Nothing in front of the OAG, no.  I have a 3.28" to OAG adapter from Precise Parts.  It's 3.28 inches inside and nice and black inside, but more importantly 3.28" - light basically doesn't touch it.  That goes straight into the OAG. 

 

Now if it's coming from the back side... there's a filter wheel and filters there, but I see it with all the filters the same, and the NB filters are MUCH more reflective than (say) luminance.  I'll give it a try next time out switching back and forth just to see, in fact I can force it to loop fast while switching filters and see if anything moves. I think it's much more likely something is reflecting back from the filter wheel than coming from the OTA side, but I don't see it then showing up on the sensor from the back side of the prism.  but... maybe.



#16 Linwood

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Posted 03 March 2021 - 12:27 PM

I've already had 3 responses from Celestron with questions, so kudos them for responding to tickets quickly and on point.



#17 Linwood

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Posted 11 March 2021 - 10:22 AM

I thought I would update this and also ask anyone who has the problem to open a ticket with Celestron also.  They seem interested, responsive and helpful but at the moment have no actual results.  Refer to ticket CSL-324-95391 as related. 

 

We have together eliminated some things -- it's not anything on the filter wheel or behind.  I did some testing with PHD2 running and moving the filter wheel during exposures - no change.

 

I took some photographs with the OAG partially disassembled, and did find a couple possibilities.  The first is possible but doubtful.  This is looking down from the guide camera view into the stalk, with a bright light in front of the OAG where the OTA would be.  The surprise is the open channels around the stalk.  They are curved, at the sides and in view of my sensor, however they are also looking down at the OAG barrel (black) and seem unlikely to be illuminated enough in use with stars to have an impact.  But I've stuffed them with black foam and will see what happens next time out.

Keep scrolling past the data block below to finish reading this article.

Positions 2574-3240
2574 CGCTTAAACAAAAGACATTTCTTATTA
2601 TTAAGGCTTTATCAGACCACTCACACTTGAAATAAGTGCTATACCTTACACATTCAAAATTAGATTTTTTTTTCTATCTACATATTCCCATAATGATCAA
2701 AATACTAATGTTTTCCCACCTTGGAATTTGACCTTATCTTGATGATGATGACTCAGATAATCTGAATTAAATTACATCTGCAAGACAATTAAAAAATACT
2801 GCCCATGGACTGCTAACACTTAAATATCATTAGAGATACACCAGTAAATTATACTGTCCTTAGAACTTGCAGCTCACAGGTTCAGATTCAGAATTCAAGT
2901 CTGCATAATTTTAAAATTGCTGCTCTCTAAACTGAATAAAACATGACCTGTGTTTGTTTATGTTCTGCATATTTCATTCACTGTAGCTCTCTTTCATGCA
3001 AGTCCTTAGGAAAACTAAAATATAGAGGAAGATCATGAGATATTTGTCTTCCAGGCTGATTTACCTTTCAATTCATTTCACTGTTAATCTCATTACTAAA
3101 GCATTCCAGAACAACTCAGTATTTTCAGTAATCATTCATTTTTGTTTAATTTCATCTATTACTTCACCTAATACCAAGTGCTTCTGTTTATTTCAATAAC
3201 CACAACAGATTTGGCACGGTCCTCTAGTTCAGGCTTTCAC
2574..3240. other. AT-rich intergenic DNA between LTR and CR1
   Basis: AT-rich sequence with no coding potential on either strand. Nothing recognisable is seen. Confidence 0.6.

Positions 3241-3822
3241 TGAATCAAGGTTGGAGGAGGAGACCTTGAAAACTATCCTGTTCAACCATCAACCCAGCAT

OAG Artifacts - A9B00724_111468.jpg

 

The other is looking into the prism from the front with focus on the stalk/prism interface.  You can see first that the coating on the overlap from the prism is flaking (this is only a few months old!) but at least in theory that isn't visible through the round stalk.  But there is a clear bright line on the stalk's edge lit by the flash I was using, which was more or less aligned with the camera.  Can that be somehow seen from above?  Not sure.

 

And there's the hybrid possibility that the flaking black on the square prism is allowing light to escape going upward into the guide camera direction, and going up those channels.  Though that would seem to be a pretty lucky alignment if so.  But possible I guess, after all the prism is designed to send light exactly there.

 

If I can get a clear night I can eliminate the channels from being an issue as they are completely opaque stuffed with black foam.

 

OAG Artifacts - A9B00719_111463.jpg



#18 petercoxphoto

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Posted 11 March 2021 - 11:04 AM

Thanks for posting this followup. As it happens, I saw this again with my OAG a few nights ago, so it wasn't the shiny adapter causing it after all. I'll get onto Celestron and let them know.

 

Cheers,
Peter


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#19 Linwood